Her late Majesty Queen Elizabeth II cared about the things we Geordies care about

Chi Onwurah 

(Newcastle upon Tyne Central) (Lab)

The people of Newcastle have always held a strong and proud sense of our own identity as Geordies, as working people, as citizens of the United Kingdom and, for seven decades, as subjects of Her Majesty Queen Elizabeth. Her death leaves us bereft in ways we cannot fully comprehend.

Queen Elizabeth cared about the things that we Geordies care about. She was, like so many Geordies, a veteran of our armed forces, devoted to our servicemen and women. I am proud that the Queen’s Own Yeomanry are headquartered in my constituency. The Queen loved her sport, as we do. We remember with great affection when she presented Newcastle United with our last FA cup trophy in 1955. We look forward to King Charles III making a similar presentation in the near future.

Like the majority of my constituents, I never met Her late Majesty, but her presence graced our city. She first came to Newcastle Central in 1954—a day she said she would never forget. I remember when she opened Eldon Square in 1977 and our Metro in 1981, and I regularly look upon the plaque commemorating her opening of our beautiful city library.

As Head of State, Queen Elizabeth was a profoundly important global figure. She could have tried to retain the imperial aura of the monarchy’s past or faded into the background as a distant symbol. Instead, she found a way to be a point of constant stability for our parliamentary democracy—a forceful presence, reassuring us that our unwritten constitution had a human embodiment beyond those of us who sit for a time here in Westminster, and that, should it come to it, our ancient liberties and our modern rights had a formidable guardian.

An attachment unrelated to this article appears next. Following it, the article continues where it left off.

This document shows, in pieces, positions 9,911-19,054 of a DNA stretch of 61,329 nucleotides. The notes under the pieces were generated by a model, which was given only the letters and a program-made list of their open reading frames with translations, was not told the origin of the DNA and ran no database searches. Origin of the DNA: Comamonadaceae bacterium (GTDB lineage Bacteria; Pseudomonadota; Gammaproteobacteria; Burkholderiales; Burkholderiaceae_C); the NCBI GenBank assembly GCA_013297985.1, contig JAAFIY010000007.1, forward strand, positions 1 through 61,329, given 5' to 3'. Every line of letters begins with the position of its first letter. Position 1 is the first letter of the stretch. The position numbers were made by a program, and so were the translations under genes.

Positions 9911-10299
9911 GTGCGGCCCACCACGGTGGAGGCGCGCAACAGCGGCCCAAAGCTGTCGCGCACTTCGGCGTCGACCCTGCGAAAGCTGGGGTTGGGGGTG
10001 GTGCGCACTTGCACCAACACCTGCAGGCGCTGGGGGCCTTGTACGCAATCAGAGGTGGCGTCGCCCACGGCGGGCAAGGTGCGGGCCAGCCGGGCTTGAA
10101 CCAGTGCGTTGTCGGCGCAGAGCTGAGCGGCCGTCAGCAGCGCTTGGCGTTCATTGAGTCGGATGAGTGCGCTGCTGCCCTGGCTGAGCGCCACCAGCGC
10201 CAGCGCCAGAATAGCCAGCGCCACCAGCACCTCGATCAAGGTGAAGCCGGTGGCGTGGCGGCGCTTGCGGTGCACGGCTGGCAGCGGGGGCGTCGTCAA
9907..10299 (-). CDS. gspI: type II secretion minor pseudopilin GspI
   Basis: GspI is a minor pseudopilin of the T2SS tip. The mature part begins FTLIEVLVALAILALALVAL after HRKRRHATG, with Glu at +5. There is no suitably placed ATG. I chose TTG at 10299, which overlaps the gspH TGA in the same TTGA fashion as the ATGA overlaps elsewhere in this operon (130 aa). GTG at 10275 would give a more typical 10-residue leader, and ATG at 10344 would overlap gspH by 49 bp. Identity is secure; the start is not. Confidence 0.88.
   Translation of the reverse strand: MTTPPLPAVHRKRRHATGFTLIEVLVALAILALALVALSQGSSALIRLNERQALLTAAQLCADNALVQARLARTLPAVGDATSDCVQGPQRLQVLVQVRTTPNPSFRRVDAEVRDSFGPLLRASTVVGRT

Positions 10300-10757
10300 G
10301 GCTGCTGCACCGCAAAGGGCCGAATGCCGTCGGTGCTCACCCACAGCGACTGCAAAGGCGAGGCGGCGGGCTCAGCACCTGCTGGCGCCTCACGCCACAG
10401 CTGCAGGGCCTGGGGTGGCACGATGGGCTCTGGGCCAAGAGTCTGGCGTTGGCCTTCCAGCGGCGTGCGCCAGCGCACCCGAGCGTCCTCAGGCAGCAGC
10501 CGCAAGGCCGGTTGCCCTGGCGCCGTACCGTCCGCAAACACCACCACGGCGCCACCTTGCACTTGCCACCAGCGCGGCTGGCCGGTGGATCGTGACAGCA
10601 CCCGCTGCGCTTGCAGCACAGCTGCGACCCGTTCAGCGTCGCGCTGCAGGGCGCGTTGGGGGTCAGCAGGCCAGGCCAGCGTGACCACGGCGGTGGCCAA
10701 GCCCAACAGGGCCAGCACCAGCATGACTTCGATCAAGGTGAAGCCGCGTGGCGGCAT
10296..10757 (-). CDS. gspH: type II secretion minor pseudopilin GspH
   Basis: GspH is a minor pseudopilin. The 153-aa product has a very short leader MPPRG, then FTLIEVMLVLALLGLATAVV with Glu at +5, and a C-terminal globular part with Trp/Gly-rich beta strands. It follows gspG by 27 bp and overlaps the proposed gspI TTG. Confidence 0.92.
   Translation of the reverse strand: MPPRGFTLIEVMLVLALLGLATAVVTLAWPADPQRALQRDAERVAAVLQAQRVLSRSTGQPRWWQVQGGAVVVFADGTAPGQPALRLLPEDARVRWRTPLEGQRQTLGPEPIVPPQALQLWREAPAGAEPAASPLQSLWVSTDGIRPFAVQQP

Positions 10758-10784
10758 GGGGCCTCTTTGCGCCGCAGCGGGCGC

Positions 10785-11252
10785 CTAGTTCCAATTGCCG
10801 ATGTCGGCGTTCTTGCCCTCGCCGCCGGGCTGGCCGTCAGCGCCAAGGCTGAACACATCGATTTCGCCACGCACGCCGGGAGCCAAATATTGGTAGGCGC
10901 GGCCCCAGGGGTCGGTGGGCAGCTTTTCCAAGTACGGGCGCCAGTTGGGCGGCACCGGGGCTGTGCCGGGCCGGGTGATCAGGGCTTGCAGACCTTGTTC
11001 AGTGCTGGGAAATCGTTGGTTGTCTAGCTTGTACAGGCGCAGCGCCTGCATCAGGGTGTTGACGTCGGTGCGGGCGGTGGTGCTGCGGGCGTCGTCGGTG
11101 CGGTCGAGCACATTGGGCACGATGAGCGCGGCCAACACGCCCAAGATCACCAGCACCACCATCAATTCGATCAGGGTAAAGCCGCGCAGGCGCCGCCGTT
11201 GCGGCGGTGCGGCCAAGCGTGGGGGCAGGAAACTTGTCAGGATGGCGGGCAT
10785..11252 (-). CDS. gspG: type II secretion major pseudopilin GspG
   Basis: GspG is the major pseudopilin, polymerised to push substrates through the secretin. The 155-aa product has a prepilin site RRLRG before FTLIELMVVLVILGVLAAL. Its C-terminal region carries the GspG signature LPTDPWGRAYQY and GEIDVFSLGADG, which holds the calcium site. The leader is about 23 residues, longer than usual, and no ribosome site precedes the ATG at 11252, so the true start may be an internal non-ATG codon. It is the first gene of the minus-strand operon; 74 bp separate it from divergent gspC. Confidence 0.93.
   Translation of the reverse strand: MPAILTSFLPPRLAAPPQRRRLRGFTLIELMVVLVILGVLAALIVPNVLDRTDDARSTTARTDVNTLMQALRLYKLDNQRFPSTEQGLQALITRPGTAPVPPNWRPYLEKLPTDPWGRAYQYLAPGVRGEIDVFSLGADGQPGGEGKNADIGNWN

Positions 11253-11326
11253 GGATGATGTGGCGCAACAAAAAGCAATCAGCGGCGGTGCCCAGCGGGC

When I heard the news, I was disorientated, in awe of the Queen’s service and unable to understand my country without her. But I also thought of when, as a young woman in the 1980s, I was devoted to the cause of ending apartheid in South Africa, at a time when many British institutions were entangled with that evil in a way that made me doubt whether I belonged in the country of my birth. The Queen stood in solidarity with the Commonwealth in the face of apartheid South Africa. Her love for the Commonwealth as a community of equals, and her fundamental understanding that racism and fascism are evil, ensured esteem from Newcastle Central to Newcastle, KwaZulu—across our Commonwealth.

 I end where I started, in Newcastle. The Queen’s platinum jubilee was celebrated with enthusiasm in our leafy avenues and in our less-cared-for council estates. I particularly remember a tea party at the Holly Court retirement home in Blakelaw. The love, respect, enthusiasm and laughter we shared that afternoon in the Queen’s honour were so sincere and so genuine, and they were made all the more poignant because the organiser, Mrs T, had just received a British Empire Medal for services to the community and was so, so proud.

We miss the Queen, we are grateful to her and we say, God save the King.

Parliament TV: https://twitter.com/i/status/1568543641773162496




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